o 3 Pork Trotters
o 1 pack Chicken Necks (approx. 3#)
o 2-3 ounce section ginger root
o 2 bulbs Garlic
o 1 large yellow onion
o 1 bunch green onions (greens reserved for ramen)
o 1 pint Shiitake mushrooms (stems separated; half of caps reserved for ramen)
o 1/8 cup rice vinegar
o 2 Tbsp. soy sauce or coconut aminos
o 1 Tbsp. Gochugaru flakes (optional)
1. Preheat oven to 450-degrees. Line a large sheet pan with parchment and scatter necks, spacing them to avoid steaming. Remove skin from onion, setting it aside (only if grown without chemicals). Cut onion into wedges and toss on top of the necks. Allow chicken skin to roast to a deep golden color; about 20-30 minutes.
2. Meanwhile, rinse trotters under running water and cover with warm/hot water in a large stock pot. Bring to a simmer until the foam stops collecting, about 5-10 minutes. Drain and rinse well again under running water to thoroughly clean them. Using a sterilized brush or abrasive sponge can help to speed this up! Return to pot and cover again with water.
3. To the stock pot, add browned necks and onion. Peel and cube ginger; place half in pot and reserve the rest for later. Cut one garlic bulb in half and add to stock pot, along with reserved onion skins, shiitake stems and rice vinegar.
4. Fill stock pot up with water and allow to gently simmer for 18-24 hours, topping off with water as needed.
5. Use a masher or broad spoon to mash pot contents; especially garlic and ginger. Cut second garlic bulb in half and add to pot, along with soy sauce, white pepper, pepper flakes, half of shiitake caps, remaining ginger and the white portion of green onions. Top off with water and simmer for another 6 hours.
6. When simmering time is up, increase burner heat and allow to aggressively boil for about 30 minutes. This will create the rich, creamy broth with milky appearance that Tonkotsu is known for. At this stage, you should be cautious adding water in order to avoid a watered-down final product. [This comes down to your personal preference; just keep in mind that adding more soy sauce and flavorings when preparing your bowl of ramen will greatly increase the salt levels and in turn, the overall flavor it packs.]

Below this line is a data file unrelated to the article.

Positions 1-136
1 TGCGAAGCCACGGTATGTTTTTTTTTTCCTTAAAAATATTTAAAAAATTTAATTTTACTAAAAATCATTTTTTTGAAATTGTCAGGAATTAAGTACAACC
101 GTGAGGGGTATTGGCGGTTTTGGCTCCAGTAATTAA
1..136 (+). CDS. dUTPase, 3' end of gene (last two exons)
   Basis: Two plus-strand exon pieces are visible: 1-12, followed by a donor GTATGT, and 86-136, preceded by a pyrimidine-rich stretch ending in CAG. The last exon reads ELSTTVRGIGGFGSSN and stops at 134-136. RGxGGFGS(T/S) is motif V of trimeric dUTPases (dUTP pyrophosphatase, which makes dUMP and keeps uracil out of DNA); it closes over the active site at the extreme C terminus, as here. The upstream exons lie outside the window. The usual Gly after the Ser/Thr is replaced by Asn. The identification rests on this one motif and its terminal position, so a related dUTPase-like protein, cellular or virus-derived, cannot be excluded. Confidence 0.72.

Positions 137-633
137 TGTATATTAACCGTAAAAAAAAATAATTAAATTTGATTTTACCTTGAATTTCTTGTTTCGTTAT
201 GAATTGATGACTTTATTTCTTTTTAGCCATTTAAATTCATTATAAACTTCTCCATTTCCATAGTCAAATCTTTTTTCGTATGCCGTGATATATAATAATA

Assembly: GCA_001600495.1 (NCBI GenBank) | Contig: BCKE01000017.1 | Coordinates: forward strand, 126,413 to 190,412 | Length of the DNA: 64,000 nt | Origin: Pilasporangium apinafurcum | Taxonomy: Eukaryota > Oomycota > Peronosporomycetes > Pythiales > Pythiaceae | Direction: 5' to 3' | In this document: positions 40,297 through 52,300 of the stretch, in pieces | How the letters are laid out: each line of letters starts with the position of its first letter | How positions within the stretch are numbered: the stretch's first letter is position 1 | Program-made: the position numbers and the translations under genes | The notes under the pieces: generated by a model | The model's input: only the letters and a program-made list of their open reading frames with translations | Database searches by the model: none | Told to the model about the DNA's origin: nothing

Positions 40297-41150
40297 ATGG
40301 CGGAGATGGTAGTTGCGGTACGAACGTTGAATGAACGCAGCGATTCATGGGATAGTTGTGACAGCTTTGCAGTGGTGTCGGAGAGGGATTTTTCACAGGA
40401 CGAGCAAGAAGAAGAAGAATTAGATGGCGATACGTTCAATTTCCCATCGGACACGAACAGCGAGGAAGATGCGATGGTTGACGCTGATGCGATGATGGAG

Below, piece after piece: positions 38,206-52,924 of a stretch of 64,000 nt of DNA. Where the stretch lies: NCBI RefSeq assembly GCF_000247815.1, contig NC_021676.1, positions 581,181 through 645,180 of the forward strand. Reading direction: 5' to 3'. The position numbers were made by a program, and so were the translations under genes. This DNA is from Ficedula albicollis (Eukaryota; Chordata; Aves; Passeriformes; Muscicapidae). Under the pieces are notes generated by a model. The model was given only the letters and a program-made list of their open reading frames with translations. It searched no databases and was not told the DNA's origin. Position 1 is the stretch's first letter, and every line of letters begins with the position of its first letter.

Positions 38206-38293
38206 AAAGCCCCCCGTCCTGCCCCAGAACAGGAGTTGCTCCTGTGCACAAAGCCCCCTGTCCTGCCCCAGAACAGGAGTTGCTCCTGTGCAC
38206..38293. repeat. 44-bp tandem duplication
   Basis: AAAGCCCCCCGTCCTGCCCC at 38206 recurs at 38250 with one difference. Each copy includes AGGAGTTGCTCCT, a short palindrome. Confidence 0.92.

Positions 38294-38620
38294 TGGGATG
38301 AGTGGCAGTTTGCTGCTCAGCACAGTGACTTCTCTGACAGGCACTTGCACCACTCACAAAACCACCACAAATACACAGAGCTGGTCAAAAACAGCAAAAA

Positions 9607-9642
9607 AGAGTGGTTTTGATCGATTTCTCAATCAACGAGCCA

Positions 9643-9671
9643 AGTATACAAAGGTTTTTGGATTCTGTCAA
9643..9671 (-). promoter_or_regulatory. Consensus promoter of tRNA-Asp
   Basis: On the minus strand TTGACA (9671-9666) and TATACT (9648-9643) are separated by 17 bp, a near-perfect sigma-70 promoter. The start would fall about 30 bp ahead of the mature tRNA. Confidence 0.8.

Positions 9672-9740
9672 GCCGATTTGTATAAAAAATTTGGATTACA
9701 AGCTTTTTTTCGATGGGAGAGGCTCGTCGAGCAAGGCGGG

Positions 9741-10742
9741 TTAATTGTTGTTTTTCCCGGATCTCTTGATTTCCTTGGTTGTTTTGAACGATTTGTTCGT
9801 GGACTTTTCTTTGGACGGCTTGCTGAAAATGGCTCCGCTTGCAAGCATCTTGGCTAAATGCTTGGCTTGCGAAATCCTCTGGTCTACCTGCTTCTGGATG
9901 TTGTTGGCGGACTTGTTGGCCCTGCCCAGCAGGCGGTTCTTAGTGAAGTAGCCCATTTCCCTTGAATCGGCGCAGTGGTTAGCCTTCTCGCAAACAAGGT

7. Allow pot to slightly cool and strain through a colander into another large pot or container. If your colander has large holes that are allowing bone pieces through; strain again through a metal mesh strainer (do not use cheese cloth).
8. Add your favorite ramen ingredients and enjoy! See notes below for ideas. Leftover broth may be portioned and frozen for up to 3 months, refrigerated for 1 week or processed by pressure canning for shelf storage up to 1 year.
- This recipe alone is packed with amazing nutrients your body needs, as it is more collagen rich than any other broth we can produce. To increase the inflammation and illness fighting properties, simply stir in turmeric and freshly ground black pepper after the hard boil. This bone broth is rich and fatty enough to make the turmeric effective.
- Ramen toppings are endless, and a quick search online will lead you down a rabbit-hole, making you wish you had made more! Mung bean sprouts are one of my favorite toppings but if you haven't planned ahead, microgreens are a perfect substitute. Thinly sliced radish, turnip, cabbage, carrots and shiitake are excellent, as well as thinly sliced pork or other meat and soft-boiled eggs. Black garlic oil (pictured) packs a rich umami punch, as does miso.
- This broth makes the best egg drop soup you will ever try! Simply whisk with arrowroot powder (or corn starch) and sesame oil before bringing to a rolling boil and whisking in raw scrambled egg.
See the progression of this broth and note the importance of the hard boil. From left to right; -24 hours -30 hours -30 hours+30 minutes
Look at all of that collagen! Refrigerated 24 hours and it takes some forceful shaking to get it out of a jar opening!